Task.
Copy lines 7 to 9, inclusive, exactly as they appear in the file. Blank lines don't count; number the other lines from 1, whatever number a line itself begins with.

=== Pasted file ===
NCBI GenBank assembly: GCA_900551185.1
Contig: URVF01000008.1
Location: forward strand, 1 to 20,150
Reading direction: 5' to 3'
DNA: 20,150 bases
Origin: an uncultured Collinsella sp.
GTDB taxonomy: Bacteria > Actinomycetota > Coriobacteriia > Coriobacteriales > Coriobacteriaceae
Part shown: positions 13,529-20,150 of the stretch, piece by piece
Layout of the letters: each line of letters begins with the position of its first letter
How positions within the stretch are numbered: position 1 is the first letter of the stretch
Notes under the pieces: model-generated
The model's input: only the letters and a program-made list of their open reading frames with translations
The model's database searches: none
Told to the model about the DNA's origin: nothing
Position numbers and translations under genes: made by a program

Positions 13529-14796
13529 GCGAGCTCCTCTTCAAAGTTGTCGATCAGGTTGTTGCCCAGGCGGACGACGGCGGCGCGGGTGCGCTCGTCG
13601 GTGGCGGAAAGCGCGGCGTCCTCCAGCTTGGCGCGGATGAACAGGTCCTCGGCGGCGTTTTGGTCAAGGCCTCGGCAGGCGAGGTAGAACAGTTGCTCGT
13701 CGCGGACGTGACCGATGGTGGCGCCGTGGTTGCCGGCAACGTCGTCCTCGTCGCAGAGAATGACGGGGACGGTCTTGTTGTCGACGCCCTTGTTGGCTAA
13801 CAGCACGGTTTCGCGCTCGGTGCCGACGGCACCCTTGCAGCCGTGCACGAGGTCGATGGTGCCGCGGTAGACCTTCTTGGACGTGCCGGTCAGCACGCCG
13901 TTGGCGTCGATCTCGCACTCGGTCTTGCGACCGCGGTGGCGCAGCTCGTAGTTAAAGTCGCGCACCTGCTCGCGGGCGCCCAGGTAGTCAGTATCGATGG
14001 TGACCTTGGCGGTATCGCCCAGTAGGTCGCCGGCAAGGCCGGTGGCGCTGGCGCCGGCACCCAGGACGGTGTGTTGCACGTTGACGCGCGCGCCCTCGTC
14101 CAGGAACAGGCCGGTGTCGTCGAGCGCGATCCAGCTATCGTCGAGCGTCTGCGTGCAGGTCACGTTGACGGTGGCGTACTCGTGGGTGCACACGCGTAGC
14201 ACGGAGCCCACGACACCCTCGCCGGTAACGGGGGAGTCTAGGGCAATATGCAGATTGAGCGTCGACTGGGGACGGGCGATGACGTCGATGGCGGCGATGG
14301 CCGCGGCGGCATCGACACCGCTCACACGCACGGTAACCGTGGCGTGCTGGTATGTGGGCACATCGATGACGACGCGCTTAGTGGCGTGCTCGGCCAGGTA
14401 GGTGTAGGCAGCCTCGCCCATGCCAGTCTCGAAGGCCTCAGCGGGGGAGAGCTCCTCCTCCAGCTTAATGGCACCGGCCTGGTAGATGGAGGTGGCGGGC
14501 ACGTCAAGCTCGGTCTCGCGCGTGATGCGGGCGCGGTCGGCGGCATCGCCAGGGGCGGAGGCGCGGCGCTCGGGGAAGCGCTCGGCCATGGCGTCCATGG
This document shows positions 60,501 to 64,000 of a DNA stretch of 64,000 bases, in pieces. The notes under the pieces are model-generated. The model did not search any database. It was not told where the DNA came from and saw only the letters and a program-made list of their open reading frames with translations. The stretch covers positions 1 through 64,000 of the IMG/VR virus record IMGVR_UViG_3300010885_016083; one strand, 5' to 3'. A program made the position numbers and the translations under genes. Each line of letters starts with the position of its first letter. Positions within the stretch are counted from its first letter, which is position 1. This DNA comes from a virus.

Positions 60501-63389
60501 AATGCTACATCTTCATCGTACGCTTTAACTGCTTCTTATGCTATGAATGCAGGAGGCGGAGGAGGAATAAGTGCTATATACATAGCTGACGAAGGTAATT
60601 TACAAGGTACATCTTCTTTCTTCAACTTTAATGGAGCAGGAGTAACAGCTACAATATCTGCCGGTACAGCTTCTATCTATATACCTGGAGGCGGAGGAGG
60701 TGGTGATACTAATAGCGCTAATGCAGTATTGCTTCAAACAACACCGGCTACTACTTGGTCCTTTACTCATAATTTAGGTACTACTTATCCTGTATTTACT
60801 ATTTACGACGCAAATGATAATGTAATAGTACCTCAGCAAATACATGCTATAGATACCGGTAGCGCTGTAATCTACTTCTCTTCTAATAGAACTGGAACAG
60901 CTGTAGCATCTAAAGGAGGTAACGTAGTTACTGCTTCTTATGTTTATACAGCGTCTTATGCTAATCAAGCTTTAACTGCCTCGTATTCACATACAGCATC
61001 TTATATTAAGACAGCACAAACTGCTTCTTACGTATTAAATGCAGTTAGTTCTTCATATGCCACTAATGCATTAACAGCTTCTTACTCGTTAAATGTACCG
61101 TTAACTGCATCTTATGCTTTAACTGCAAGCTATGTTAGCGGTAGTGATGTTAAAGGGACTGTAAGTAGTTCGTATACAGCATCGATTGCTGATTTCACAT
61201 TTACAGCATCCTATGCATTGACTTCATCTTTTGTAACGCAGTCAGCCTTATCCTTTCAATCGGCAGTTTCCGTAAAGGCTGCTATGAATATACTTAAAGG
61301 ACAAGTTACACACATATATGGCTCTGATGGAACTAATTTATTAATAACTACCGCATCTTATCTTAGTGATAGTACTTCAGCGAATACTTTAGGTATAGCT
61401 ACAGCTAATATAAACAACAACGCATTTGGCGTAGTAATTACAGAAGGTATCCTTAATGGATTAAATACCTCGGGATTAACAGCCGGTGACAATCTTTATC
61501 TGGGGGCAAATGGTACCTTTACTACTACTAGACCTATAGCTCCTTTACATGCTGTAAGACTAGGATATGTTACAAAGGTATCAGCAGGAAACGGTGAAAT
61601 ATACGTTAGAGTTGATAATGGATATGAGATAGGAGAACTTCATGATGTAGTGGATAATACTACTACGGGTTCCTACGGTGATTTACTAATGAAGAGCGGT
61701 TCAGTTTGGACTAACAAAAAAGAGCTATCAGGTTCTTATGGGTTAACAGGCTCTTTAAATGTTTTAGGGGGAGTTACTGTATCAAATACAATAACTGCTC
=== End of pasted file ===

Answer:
GTDB taxonomy: Bacteria > Actinomycetota > Coriobacteriia > Coriobacteriales > Coriobacteriaceae
Part shown: positions 13,529-20,150 of the stretch, piece by piece
Layout of the letters: each line of letters begins with the position of its first letter